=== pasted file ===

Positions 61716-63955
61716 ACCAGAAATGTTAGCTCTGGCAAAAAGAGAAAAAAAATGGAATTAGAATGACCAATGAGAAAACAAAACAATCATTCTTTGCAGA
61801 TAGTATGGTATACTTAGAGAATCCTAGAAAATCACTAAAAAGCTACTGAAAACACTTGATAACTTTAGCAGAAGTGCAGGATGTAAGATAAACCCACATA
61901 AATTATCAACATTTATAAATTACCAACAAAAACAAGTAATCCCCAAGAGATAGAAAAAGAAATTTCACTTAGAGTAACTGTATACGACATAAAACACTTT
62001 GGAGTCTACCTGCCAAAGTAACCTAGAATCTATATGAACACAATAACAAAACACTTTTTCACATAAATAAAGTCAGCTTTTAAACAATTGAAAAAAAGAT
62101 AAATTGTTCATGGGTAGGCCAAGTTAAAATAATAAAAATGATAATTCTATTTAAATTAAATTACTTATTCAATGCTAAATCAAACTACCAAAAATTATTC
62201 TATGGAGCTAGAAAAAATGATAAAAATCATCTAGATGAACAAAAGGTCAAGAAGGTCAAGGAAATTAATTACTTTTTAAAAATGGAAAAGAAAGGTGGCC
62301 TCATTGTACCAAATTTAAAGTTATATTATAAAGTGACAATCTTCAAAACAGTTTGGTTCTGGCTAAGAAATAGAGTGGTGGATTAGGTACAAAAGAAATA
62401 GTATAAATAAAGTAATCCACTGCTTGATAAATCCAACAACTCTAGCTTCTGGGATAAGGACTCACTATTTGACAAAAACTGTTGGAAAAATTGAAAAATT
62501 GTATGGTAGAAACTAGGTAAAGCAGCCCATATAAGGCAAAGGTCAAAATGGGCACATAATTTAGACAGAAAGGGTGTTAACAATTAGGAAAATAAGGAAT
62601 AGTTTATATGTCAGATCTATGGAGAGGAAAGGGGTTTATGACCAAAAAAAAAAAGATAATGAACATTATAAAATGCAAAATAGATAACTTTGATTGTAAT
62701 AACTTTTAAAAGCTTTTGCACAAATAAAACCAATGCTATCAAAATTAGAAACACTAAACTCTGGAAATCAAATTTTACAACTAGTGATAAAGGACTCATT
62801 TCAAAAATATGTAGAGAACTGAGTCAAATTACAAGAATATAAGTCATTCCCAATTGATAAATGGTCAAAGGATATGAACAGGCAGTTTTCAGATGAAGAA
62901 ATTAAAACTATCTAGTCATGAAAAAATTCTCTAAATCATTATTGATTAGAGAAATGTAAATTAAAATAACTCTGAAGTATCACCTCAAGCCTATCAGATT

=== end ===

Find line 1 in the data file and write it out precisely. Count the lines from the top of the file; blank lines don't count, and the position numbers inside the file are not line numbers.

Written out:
Positions 61716-63955